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Sous Vide and Meat: Part I

This article started out purely as a rant on overcooked steak, but it turned into a full discussion on sous vide and meat. I may end up writing a series of articles on this topic.

The Initial Rant

Okay. It is time for me to rant about the abuse of steaks by so many people. A steak is a wonderful thing. It is a delicious piece of cow. It needs to be treated well. But what do people do? They smother it with sauces, hide the flavor of the steak itself, and overcook it. Personally, I eat my steak black and blue: seared on the outside and raw on the inside. It’s great. But not everyone likes that, and it’s fine. So a rare steak is fine. Anything over that and you’re already pushing it. When I cook a steak, if I’m cooking it for myself, I just throw it on a hot cast iron skillet and sear it on all sides. If I’m cooking it for someone else too, I’ll try to get it cooked through to rare. That’s hard though, and sometimes it goes over to medium rare, or god forbid, medium.

Sous Vide

Because I pretty much won’t eat a steak cooked to medium, except in a few cases. I’ve decided to bite the bullet and get an immersion circulator and accessories. An immersion circulator is a device which heats up and moves around water in a tub. It’s used for a process called sous vide, in which an item is cooked at a highly controlled temperature. The usual method of cooking exposes the surface of food to high heat, meaning that the food can be overcooked on the outside and still under-cooked on the inside. But sous vide allows you to cook something all the way through at the exact temperature, so you can get a steak cooked rare, all the way through.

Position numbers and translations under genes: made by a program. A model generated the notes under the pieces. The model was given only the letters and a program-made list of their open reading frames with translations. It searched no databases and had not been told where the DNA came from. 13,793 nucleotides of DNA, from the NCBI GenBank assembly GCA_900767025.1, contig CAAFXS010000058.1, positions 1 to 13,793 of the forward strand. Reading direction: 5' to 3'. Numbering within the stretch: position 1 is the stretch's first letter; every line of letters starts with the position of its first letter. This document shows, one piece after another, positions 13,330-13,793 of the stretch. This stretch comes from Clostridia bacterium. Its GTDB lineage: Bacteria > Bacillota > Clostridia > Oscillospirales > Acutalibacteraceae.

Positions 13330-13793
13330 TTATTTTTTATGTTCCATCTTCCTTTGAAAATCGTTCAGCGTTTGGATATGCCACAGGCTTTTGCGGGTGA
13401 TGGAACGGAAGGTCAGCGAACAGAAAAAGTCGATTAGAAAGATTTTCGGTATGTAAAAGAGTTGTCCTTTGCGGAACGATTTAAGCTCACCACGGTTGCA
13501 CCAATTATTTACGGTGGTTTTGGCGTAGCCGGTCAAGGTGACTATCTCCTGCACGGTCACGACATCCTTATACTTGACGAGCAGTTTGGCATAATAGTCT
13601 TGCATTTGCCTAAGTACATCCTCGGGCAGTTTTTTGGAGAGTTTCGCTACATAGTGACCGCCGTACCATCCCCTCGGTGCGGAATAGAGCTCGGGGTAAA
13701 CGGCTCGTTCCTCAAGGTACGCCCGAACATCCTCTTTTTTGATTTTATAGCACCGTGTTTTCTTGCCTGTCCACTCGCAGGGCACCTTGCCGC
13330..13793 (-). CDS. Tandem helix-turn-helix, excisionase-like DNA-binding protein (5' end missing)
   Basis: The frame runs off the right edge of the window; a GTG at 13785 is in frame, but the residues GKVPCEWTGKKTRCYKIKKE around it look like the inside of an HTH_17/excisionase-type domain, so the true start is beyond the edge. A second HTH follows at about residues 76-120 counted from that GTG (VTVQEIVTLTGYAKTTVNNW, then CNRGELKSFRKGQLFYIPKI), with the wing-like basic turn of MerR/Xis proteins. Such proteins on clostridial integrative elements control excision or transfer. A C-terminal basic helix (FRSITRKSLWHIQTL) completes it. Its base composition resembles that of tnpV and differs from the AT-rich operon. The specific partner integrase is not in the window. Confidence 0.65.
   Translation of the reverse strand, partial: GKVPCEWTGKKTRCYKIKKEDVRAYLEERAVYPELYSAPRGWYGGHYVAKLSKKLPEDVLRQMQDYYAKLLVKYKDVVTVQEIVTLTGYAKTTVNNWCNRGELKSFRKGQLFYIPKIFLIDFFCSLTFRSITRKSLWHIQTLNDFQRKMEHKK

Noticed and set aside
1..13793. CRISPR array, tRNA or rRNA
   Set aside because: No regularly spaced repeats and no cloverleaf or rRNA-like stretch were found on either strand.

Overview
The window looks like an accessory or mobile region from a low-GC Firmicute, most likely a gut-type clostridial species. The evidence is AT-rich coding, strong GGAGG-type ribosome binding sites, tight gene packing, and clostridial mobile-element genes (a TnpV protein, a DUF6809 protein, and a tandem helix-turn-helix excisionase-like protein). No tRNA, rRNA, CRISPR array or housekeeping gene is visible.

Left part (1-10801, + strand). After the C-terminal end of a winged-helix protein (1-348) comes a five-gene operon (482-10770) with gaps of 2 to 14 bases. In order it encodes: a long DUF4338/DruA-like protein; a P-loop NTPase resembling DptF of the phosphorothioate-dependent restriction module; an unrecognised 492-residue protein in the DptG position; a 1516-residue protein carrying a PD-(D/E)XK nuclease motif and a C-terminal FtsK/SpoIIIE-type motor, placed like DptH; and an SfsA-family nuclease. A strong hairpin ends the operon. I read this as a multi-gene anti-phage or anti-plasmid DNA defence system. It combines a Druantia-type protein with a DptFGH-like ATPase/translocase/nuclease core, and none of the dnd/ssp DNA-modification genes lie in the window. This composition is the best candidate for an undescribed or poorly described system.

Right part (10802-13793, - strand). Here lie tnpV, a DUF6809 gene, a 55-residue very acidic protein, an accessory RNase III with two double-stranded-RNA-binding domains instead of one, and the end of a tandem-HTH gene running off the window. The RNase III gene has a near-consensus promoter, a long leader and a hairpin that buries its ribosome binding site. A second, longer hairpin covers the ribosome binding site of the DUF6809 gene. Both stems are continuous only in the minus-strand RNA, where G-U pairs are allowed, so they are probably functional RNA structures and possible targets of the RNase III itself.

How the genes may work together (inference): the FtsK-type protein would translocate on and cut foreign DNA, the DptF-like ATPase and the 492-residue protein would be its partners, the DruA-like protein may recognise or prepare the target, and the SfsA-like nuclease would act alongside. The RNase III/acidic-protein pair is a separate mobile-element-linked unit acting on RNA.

There are a ton of immersion circulators on the market. I went with the Gourmia GSV130 and a Rubbermaid tub. There are also all-in-one units, like the Sous Vide Supreme Water Oven, SVS10LS, but I don’t think I’ll be doing enough sous vide cooking to warrant spending over $400. A few things right off the bat, regarding the Gourmia. Some of the negative reviews are about the controls. There are two buttons and a wheel. The power button turns the power on and off, but also turns the device on and off for cooking. The setting button scans through temperature and timer settings, and the wheel increases or decreases the setting. If you want to turn the unit on or off, you need to keep the button pressed for an extended period of time (the quick start guide even says to keep it pressed for 5 seconds), while the setting button you want to release right away. I can understand why there are negative reviews about the controls, but it is a $70 item as opposed to a $100 – $130 item for some of the higher end models. And some of the negative reviews are just a matter of people not reading. The quickstart guide says that when the unit heats to temperature, you press the setting button for two seconds to stop it from beeping.

I also decided to try out some mail order steak companies. The first one I’m trying is Butcherbox. The company focuses on grass fed or finished beef, heritage pork, etc. However, they do not offer aged steaks. I ended up getting the smaller of the two boxes and did a custom selection including ground beef, flat iron steaks, flank steak, chicken thighs, pork tenderloin, and bone in chops. It also came with a free package of bacon. Everything shipped well, though you’re going to get all the meat frozen. That’s great because you can throw it right in the freezer, but if you want fresh cut, never frozen steak, Butcherbox might not be for you.

So here are a few pictures. I didn’t take a picture of the final cut product because I didn’t do a great job of cutting everything. If I had some more free space, I would have spread everything out. But the Butcherbox was nicely packed and definitely ice cold. The first thing I cooked was one of the flat iron steaks. It came out alright, but I think I could have done better. The next item I’ll be trying out is probably going to be the pork chops or loin.